Reminder: Open house on managing city’s tree cover set for June 22

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The City of Edmonds will hold a public open house to discuss managing the city’s trees on Thursday, June 22 in the 3rd floor Brackett Room of City Hall, 121 5th Ave. N., Edmonds.

The public can drop by anytime between 6:30-8 p.m. A presentation will be given at 7 p.m.

“We want to share information and hear from people about how the city’s urban forest — the trees and tree canopy — should be managed over the long term,” said Edmonds Mayor Dave Earling. “For example, do we need more trees in some places? What kind? Should all trees be saved, no matter what?”

The city is beginning development of an urban forestry management plan, following a discussion two years ago regarding a draft tree code that would have affected the planning and cutting of trees on private property.

The city council decided not to adopt the draft tree code, but instead expressed a desire to find the right balance for managing trees — especially when it came to trees in the right of way and on public property.

Last year, the council selected Davey Resource group to help develop an urban forest management plan for Edmonds, and the firm has been gathering information for the city’s Tree Board and city staff.

The June 22 open house is designed to show what’s been learned so far about the city’s tree canopy and managing trees in an urban environment.

 

 

9 COMMENTS

  1. I am fine with City trees in our walkways and the protected woods we have around Edmonds. However the people of Edmonds spoke very strongly about the trees in their own yards, that the City has no rights to create a “Tree Plan” for their property.

  2. I live in a neighborhood that looks more like a jungle than an urban forest. The trees are so thick that no sunlight comes through. There is moss on the sidewalks and houses and I do not find this charming or beautiful. The trees are not cared for. They are a wild mess. Unkempt and untended trees cause mayhem when there are wind storms. No wonder we have so many downed power lines and damage due to fallen trees. If people want an urban forest, they need to properly take care of it. So if you want trees in your yards, take care of them.

  3. A tree can be on your property for 100 years before you show up, and hundreds of years after, why should a property owner have such power.

  4. We moved into Firdale in 95. It was a quite, cool neighborhood. The fir trees were everywhere and keep it that way.

    Now most have been taken out. It’s hotter in the summer. The wind gets down to street level. I can hear every car on Hwy 99 and the ferry offloading. It’s changed a lot.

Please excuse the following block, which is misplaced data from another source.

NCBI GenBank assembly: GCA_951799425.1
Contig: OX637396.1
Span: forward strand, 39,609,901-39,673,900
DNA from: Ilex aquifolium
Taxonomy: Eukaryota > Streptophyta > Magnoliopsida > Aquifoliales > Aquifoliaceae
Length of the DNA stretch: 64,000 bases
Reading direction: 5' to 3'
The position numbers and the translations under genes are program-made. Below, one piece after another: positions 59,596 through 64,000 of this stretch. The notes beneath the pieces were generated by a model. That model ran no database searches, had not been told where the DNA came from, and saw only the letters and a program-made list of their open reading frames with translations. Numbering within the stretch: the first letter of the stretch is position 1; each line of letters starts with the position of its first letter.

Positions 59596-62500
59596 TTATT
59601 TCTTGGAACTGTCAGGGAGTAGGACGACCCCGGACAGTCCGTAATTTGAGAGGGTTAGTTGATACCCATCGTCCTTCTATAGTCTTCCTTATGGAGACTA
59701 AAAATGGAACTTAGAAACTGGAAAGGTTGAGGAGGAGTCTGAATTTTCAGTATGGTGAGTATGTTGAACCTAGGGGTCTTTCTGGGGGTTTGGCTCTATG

I get it. You have this big tree. It drops needles, pine cones and sometimes branches. It’s messy, makes it a challenge to garden under, there are safety concerns. You just want it gone.

    I would like to remind “those that have big firs” why they chose to live here. This isn’t southern California. It’s a beautiful green place with living things that are bigger than ourselves. I don’t want to live in a parking lot and I don’t think any of you do either.

    There are options to cutting down those big firs. Have them thinned. It will cost less, makes the tree safe from the wind and still provide shade. Topping was once a popular option. Please don’t, it causes to tree to fill in. Making it even easier to blow down.

    As for the city regulating trees on private property, I’ll say this. We live in a very tight community. What you do on “your property” has a effect on your neighbors. We have all kind of rules to regulate our actions on private property for the benefit of the whole community. To say “I don’t want the city telling me what I can and can’t do on my property” is to ignore the whole communities wishes.

    You want a model of some of the benefits of a well managed private property tree ordinance. Take a drive thru Woodway. How do you think it would look if everyone was to take out all of those old firs and ceders.

    You don’t like moss? Hello, it’s a RAIN FORREST. Moss is our primary crop!

    • Well, those trees cost money. Thinning, pruning arborist and all. What the “community wishes” seems to depend on someone else footing the bill. If the City wants to manage trees on private property: then the ” community” should foot the bill for such management. But the homeowner last go round, was to not only foot the bill but pay for the program via permit fees for the property owner to pay. The City shouldering the bill is the only fair way to grant the “communities wishes”. And frankly the City does little to assure the health of a trees on public property. All those rotted trees that fell down in the parks during the last windstorm as example. It is, for those footing the bill an expensive undertaking, and the city knows that.

  5. One of my main concerns is trees obstructing street signs, highway signs, etc. That creates a danger. This seems to be a problem all around Puget Sound. Out-of-towners have no idea which lane to be in to get on I-5 until they are on top of it–by then it is too late. Signage needs to be visible within a reasonable distance.

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